20. The Southern New England Association of Black Journalists has a timely forum on race and the media, this Saturday, December 3, at 4 p.m., the Churchill House, 155 Angell Street on the Brown University Campus in Providence. The panel includes Hugo Balta, director of Multicultural Affairs, ESPN; Raina Kelly, Managing Editor, ESPN's The Undefeated; Steven M. Pare, public safety commissioner in Providence; and Jordan Seaberry, policy director for the Institute for the Practice and Study of Nonviolence. MLB veteran Doug Glanville, an ESPN analyst, will offer a keynote address.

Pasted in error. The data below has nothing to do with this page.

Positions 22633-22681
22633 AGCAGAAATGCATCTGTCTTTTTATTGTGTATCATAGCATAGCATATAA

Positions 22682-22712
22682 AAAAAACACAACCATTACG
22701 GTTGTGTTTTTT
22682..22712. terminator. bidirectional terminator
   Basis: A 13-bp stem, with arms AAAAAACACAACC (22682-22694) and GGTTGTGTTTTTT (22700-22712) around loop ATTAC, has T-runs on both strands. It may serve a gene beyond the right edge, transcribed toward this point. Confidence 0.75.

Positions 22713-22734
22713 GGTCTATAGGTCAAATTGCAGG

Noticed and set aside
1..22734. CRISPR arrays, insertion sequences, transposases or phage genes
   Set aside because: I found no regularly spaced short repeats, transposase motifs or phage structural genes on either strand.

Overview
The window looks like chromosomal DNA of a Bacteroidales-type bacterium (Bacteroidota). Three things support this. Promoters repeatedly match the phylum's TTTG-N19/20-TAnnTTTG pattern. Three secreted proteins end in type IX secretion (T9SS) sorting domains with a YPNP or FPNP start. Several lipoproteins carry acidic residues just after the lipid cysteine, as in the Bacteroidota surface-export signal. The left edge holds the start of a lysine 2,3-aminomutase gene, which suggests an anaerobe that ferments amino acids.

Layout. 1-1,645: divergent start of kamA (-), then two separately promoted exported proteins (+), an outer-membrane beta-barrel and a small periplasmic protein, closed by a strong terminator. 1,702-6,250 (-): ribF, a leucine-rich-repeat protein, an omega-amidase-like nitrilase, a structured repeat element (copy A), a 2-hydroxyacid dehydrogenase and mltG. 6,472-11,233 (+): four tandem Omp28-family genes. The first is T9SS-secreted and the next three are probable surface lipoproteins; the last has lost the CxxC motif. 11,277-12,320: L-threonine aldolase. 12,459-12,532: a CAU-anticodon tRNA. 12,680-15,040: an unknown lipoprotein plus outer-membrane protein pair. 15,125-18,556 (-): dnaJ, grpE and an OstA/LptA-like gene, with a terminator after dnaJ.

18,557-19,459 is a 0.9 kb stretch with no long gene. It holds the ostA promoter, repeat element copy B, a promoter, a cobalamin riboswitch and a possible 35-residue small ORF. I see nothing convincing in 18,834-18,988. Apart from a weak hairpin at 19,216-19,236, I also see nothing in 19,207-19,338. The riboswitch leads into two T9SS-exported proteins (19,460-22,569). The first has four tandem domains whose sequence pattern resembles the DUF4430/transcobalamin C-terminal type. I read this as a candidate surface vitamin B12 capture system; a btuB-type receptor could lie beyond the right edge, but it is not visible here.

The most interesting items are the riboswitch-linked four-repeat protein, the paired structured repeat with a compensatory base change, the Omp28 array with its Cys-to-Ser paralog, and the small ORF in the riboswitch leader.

21. Old friend David Scharfenberg writes in The Boston Globe about the rise of "alt-labor," a story with relevance for states like Rhode Island. Excerpt: "The emerging face of worker advocacy is 'alt-labor,' a broad suite of creative workarounds that includes Raise Up-style coalitions and nonprofit “worker centers” pressing for legislation, filing lawsuits, and launching media campaigns on behalf of the hard-to-organize. The National Domestic Workers Alliance has helped push a “domestic bill of rights” through a series of state legislatures, earning director Ai-jen Poo a MacArthur “genius” award a couple of years ago. And the Fight for $15, which began as a far-fetched bid to raise the minimum wage for fast-food workers in New York City, has become a national phenomenon — catching fire with graduate assistants and airport workers, and winning tangible victories in Seattle; Washington, D.C.; and California. Now, with an incoming Republican president widely expected to make traditional unionization even more difficult, alt-labor faces its biggest test: Can the fledgling movement provide a new template for pro-worker activism and, more broadly, for a beleaguered American liberalism in the age of Donald Trump?"